Scenario of triggering the procedures for blocking funds against the Republic of Poland – time limits
By judgement of February 16, 2022, the Court of Justice of the European Union, en banc, dismissed the appeals filed by Hungary and Poland contesting the conditionality mechanism whereby the Member States are required to respect the rule of law as a condition for access to EU funding.
This article aims to outline a feasible scenario for triggering the procedures for blocking funds against Poland under Regulation (EU, Euratom) 2020/2092 of the European Parliament and of the Council of 16 December 2020 on a general regime of conditionality for the protection of the Union budget.
This regulation stipulates two stages for triggering the conditionality mechanism: the administrative stage and the decision-making stage.
The administrative stage
The analysis of the Regulation 2020/2092 indicates that the European Commission shall first – as part of the internal procedure – examine whether breaches of the rule of law by a Member State affect or create a significant risk of affecting – in a sufficiently direct manner – the sound financial management of the Union budget or the protection of Union interests (Article 4(1) of the Regulation). The European Commission is using information from available sources for its assessment. There are no subject limitations in this respect (Article 6(3) of the Regulation). The European Commission may, but is not obliged to, request additional information from the Member State when conducting the assessment (Article 6(4) of Regulation 2020/2092). The European Commission used this option by forwarding a letter to Poland dated 23 November 2021.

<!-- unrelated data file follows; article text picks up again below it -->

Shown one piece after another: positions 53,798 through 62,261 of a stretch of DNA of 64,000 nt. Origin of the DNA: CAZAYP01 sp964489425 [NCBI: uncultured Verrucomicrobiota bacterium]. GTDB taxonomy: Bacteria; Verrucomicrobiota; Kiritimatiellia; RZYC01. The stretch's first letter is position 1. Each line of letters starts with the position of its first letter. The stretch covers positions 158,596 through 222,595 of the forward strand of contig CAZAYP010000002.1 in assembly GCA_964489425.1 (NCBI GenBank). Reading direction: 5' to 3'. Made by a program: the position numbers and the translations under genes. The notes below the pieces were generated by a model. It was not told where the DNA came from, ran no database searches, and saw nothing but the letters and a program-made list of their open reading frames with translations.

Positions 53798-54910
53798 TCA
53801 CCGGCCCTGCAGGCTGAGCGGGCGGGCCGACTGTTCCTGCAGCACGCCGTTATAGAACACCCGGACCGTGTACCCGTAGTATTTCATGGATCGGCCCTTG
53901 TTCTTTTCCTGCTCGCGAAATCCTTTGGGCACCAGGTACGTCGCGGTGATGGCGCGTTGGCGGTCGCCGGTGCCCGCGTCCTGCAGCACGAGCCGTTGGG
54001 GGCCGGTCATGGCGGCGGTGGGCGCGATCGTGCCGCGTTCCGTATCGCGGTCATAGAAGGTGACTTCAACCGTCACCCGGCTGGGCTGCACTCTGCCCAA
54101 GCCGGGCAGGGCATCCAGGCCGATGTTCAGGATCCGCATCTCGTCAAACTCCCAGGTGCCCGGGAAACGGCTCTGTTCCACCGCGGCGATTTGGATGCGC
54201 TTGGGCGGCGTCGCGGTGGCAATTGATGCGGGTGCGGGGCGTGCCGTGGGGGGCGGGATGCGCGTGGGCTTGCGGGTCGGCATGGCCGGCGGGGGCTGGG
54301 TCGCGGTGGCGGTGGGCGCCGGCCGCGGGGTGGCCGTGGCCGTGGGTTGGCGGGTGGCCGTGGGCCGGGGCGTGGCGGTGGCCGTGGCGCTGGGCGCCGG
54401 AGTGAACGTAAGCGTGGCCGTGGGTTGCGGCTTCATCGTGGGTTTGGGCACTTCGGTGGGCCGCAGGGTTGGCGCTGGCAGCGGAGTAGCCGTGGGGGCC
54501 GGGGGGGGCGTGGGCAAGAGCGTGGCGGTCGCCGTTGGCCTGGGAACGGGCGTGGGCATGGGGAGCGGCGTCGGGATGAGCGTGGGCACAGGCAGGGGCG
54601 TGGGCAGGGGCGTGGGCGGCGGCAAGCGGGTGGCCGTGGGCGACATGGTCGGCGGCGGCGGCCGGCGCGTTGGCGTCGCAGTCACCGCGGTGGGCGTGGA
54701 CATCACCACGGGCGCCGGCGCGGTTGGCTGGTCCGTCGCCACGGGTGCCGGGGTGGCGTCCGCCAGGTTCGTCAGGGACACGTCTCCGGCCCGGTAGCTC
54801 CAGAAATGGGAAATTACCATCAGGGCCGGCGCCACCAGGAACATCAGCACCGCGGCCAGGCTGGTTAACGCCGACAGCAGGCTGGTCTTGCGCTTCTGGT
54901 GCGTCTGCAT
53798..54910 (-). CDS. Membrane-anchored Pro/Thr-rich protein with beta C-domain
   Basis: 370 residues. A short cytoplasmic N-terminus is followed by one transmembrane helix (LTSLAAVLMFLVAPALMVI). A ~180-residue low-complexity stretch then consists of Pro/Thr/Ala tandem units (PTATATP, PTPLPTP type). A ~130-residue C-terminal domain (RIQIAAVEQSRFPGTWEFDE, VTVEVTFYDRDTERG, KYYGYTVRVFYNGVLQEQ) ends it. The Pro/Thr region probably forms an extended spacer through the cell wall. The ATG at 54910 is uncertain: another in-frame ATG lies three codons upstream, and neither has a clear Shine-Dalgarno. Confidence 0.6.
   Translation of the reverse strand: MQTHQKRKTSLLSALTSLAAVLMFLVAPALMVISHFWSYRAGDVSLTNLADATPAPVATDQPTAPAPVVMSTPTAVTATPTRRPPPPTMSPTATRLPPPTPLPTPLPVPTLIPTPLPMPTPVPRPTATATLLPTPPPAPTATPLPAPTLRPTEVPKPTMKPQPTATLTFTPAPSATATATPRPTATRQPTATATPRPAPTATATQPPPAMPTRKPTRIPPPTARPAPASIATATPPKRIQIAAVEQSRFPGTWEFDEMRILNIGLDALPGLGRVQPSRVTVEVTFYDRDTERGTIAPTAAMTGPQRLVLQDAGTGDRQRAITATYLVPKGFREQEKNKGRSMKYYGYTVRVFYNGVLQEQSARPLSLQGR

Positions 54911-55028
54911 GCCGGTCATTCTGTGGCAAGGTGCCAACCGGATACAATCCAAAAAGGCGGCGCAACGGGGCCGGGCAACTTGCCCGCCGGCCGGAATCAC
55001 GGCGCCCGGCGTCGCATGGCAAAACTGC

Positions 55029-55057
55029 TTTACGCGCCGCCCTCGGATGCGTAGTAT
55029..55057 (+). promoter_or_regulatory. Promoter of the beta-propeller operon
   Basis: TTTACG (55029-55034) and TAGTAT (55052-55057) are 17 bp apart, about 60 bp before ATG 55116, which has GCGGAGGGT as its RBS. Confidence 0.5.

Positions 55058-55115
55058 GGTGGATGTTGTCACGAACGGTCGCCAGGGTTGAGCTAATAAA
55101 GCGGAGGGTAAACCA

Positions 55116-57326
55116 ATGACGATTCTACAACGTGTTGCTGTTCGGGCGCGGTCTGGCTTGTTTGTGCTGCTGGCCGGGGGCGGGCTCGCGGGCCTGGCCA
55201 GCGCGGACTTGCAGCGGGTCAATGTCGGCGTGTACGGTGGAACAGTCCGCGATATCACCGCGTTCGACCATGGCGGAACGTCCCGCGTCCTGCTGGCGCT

Should the internal procedure triggered by the Commission lead to its conviction that there are likely premises for applying the so-called conditionality mechanism, a written notification, containing factual elements and specific reasons for this position, shall be forwarded to Poland (Article 6(1) of Regulation 2020/2092).
By forwarding to Poland the notification referred to in item 2, the European Commission shall set a time limit of not less than one month and not more than three months for Poland to present its position (Article 6(5) of Regulation 2020/2092).
Subsequently, the European Commission shall assess the Polish position or lack thereof (Article 6(6) of Regulation 2020/2092). With regard to the time limit that the Commission has in this respect, the regulation is very inaccurate. On the one hand, the time limit of one month is indicated, but on the other, the words ‘indicative time limit’ and ‘reasonable time limit’ are used, which does not exclude the situation when the Commission performs the assessment at any time, even within 1 day.
Should the European Commission not be satisfied with the Polish response, Poland shall be notified of the intended measures and, within one month, may respond only as to their proportionality (Article 6(7) of Regulation 2020/2092).
The decision-making stage
Upon submission of the Polish position or after the expiry of the time limit for its submission, the European Commission shall, within one month, request the Council of the European Union to decide on the application of the so-called conditionality mechanism (Article 6(9) of Regulation 2020/2092).